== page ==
The Guardian November 8, 2000


Israel and South Africa in their own words

Israel's policy towards Palestine was clear years ago to those who cared 
to look. It has now been made clear for all the world to see. Israel wants 
Palestine to be nothing more than a collection of apartheid-style 
bantustans, separate little cantonments, economically non-viable and 
impossible to govern effectively as one country, entirely surrounded by 
Israeli settlements and Israeli power. Palestinians would need passes from 
the Israelis to travel between the different parts of "their" country and 
to seek work in the Israeli-occupied cities. It's the same policy the US 
has pursued in Bosnia and now in Yugoslavia. Using "their own words", ALI 
ABUNIMAH confirms that it is a policy that Israel has pursued for a long 
time and that it has many similarities to the apartheid era.

"A critical element of Israeli investment in South Africa is a rapacious 
`private enterprise' interest in the bantustans, the barren pseudo states 
that warehouse much of the black majority.

"The centrepiece of apartheid, the bantustans were envisioned as `tribal 
homelands', putting forth the fiction of South Africa as a number of 
diverse tribal groups.

"The `white' tribe, which did the geographical engineering, just happened 
to have the homeland with all the industrial infrastructure, rich farmland 
and access to transport."

 Jane Hunter, Israeli Foreign Policy: South Africa and Central 
America[Boston, South End Press, 1987].

In late 1984 protests by South African blacks against high rents turned 
into a national uprising against Apartheid. The white South African 
Government responded with brutal force, eventually declaring a state of 
emergency.

This did not quell the protests, which continued for months and years.

Thousands of blacks were killed, injured and imprisoned. All along, the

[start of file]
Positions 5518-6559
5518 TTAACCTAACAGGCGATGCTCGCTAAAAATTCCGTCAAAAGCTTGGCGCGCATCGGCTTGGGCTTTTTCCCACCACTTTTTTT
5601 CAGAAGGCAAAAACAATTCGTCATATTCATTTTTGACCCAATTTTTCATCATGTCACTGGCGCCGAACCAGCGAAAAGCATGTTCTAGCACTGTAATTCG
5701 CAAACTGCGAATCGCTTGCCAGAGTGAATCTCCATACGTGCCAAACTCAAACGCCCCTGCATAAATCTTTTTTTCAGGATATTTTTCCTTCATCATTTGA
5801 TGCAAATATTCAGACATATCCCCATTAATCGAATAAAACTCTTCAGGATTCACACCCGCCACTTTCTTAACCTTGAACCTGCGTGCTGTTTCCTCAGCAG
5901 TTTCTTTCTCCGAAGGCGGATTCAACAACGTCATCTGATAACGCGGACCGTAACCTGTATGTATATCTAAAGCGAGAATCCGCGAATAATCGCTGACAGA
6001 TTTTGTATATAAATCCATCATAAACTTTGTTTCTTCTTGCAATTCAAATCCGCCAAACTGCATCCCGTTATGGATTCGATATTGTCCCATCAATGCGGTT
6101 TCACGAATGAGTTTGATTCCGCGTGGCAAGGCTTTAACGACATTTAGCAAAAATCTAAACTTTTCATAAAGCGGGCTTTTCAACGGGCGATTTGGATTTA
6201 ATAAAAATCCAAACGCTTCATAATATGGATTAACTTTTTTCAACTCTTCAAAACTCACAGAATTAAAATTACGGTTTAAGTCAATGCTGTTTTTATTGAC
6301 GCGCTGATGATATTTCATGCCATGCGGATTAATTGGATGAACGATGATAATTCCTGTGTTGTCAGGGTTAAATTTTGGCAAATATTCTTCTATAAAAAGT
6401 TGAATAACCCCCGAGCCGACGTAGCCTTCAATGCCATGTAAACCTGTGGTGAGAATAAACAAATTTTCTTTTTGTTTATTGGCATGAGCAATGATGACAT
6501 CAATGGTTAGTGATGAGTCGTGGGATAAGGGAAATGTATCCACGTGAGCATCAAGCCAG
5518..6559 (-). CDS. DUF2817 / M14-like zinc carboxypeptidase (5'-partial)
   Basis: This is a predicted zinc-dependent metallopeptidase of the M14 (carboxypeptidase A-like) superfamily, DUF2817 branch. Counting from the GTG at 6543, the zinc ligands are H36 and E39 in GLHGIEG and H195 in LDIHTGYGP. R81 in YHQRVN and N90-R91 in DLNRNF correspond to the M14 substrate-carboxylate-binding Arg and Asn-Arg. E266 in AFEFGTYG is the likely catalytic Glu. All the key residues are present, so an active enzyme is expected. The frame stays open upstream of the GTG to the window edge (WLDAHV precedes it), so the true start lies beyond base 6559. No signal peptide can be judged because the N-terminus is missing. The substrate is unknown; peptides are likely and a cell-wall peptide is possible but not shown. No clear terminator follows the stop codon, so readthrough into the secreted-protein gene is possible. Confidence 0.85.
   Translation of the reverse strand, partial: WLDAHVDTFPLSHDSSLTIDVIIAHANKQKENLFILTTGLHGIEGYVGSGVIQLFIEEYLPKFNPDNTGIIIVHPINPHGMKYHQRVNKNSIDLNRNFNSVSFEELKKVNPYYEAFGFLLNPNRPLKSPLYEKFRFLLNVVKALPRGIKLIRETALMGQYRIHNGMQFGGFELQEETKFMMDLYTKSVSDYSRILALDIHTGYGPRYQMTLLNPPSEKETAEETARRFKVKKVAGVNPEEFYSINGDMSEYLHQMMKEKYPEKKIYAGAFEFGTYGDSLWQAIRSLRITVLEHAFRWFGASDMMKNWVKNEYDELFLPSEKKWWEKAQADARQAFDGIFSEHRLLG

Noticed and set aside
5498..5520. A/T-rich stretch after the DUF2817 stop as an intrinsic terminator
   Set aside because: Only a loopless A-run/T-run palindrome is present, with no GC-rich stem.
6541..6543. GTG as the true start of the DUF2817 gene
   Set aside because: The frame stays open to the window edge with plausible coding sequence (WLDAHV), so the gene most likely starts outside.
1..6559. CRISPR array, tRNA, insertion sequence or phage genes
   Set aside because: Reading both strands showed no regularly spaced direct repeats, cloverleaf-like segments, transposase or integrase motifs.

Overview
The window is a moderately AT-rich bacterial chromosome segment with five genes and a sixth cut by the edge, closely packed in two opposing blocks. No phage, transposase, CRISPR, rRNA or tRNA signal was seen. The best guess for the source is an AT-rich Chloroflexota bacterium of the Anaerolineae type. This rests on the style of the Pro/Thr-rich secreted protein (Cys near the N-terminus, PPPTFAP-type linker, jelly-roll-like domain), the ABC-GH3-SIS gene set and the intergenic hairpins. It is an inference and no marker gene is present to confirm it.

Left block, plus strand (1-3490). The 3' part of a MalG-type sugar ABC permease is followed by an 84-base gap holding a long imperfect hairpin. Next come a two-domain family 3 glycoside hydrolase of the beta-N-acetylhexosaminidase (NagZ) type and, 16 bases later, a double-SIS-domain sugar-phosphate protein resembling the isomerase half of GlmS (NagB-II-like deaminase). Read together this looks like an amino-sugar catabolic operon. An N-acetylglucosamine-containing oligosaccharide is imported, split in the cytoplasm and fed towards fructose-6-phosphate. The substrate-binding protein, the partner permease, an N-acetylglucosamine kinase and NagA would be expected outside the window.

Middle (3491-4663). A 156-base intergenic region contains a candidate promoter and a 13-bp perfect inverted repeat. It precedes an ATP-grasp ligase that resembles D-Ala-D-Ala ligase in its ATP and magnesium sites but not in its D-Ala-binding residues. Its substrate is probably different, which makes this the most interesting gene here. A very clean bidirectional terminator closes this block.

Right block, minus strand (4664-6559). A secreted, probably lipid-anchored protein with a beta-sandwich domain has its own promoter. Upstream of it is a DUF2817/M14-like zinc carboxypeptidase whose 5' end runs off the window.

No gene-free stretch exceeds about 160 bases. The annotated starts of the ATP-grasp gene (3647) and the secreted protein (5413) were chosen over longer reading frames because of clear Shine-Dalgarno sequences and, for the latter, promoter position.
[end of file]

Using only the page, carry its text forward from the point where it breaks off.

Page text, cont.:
South African Government claimed it was engaged in a "reform" process which 
would have given blacks some autonomy under total white control.

The program involved forcibly moving millions of blacks off their land and 
into "homelands".

Sound familiar? It did to me, and so do the quotes from South African 
officials back in 1984-85, when they are placed next to what we are hearing 
from Israel's government today. I have organised them roughly by category.

Incitement And The "Cynical Use Of Children"

From South Africa...

"Senior [South African] police officers have complained recently that their 
efforts to deal with unrest are hampered by the rioters' tactics, including 
the use of women and children as "human shields", the absence of suspected 
leaders from the front lines of most protests and the increased attacks on 
police, particularly the township homes of black policemen."

 Los Angeles Times, June 3, 1985.

From Israel...

"It's tragic to have a child fall in this violence, but there's no reason 
for the IDF to fire one shot if there's no violence...

"All we're trying to say is stop this incessant incitement to violence.

"We are dealing with a situation in which kids are cynically being used by 
being put on the front lines where they may be killed, maimed or injured... 
If a young boy falls, it gives the Palestinians a lot of propaganda 
points."

 Capt Natan Golan, IDF spokesman, St Petersburg Times, October 18, 
2000.

From South Africa...

"Botha said he was ordering the move to combat `acts of violence and 
thuggery' that he said were `mainly directed at the property and person of 
law-abiding black people and take the form of incitement, intimidation, 
arson, inhuman forms of assault and even murder'."

 The Washington Post, July 21, 1985, reporting President PW Botha 
explaining why he was imposing a state of emergency.

By Any Means Necessary

From South Africa...

"Law and order has to be restored with strong and single minded action. The 
full power of the state has to be employed to this end."

 Financial Times, September 11, 1985, quoting Louis La Grange, 
Minister of Law and Order, commenting on the violence which had at the time 
claimed 660 black lives and 2,400 injured against 11 dead and 357 injured 
from the South African police and army.

From Israel...